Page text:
The walls are for displaying art, much of it Gareth’s and a focal point of the room is a desk bearing a large lamp he made from a Meccano set. The room’s eclectic furnishings improbably come together in a pleasing unified whole.
Behind the great room, an attached garage has indeed become a motorcycle workshop.
The other half of the house was rebuilt, turning one storey into two by digging down 16 inches, after Janna learned that zoning restrictions prohibited building up. Wall-to-ceiling windows and glass-panel doors framed in spiral mahogany provide light for a cozy den with a small sleeping area.
A wooden staircase leads upstairs to the master bedroom, which contains more brilliantly placed recycled subway lights and a niche for original art and a display of handcrafted jewellery from around the globe. The master bath must be one of Toronto’s most unique. It came together using vintage persimmon-coloured filing cabinets connected by recycled I-beams to a pyrok counter. The effect is at once retro and modern.
There are two more bedrooms upstairs and another roomy bathroom. This one has a large fish sculpture Gareth made partly out of old neon tubing, a material he enjoys using in sculptures.
The architect is asked if “eccentric” might properly be used to describe the house and its decor. But she has a better descriptor.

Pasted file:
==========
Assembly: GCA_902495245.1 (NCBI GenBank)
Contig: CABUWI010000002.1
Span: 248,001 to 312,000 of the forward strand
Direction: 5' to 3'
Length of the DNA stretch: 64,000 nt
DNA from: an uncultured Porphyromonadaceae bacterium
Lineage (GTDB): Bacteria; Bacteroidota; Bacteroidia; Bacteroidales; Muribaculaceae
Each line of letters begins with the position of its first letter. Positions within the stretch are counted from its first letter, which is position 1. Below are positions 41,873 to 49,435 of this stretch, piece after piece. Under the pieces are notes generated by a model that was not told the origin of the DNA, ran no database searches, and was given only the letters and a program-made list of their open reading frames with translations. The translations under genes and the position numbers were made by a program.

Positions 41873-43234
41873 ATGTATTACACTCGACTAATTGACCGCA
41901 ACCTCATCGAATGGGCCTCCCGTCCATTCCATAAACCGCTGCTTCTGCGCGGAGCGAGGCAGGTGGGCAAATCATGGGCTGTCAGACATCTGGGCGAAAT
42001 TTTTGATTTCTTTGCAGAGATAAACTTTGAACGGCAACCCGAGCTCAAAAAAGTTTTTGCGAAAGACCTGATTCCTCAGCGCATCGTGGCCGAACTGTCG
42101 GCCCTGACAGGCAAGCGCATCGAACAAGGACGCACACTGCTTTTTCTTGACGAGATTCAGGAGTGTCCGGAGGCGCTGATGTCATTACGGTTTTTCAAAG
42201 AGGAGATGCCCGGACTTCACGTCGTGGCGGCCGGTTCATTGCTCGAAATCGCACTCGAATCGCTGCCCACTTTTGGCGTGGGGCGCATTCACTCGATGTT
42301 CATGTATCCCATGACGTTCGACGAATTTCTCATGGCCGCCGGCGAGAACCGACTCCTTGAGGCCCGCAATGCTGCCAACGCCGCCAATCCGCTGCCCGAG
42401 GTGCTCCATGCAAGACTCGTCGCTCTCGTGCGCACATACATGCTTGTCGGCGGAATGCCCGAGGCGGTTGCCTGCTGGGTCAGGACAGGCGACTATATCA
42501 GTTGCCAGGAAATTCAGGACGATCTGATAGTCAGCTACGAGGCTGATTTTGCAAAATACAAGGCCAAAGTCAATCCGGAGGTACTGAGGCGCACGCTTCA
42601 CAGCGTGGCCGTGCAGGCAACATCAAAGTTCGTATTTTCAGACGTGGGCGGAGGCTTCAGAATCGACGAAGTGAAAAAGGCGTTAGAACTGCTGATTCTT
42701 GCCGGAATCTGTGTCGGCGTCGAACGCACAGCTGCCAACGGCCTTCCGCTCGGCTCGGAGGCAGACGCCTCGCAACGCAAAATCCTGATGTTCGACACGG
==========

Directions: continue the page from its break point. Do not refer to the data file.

“It’s mannered more than eccentric,” Janna says. “It’s so much about the people who live here. A mannerism is a kind of channelling of certain aspects of your character and refining them. And that’s what this house is for them.”
For instance, she explains, the wood beams allow “crazy wire things” to be hung from the ceiling. “For this family, you had to have a place were they could do things like that.”
Louise calls their home a “playground for creativity,” adding that they didn’t want anything “too precious.”
This home gives them the freedom to be themselves and express themselves. But, she admits, there are a few drawbacks to living in a nearly invisible house on an unmarked laneway.
“We have difficulty getting our mail,” she laughs. “And you can’t call a cab.”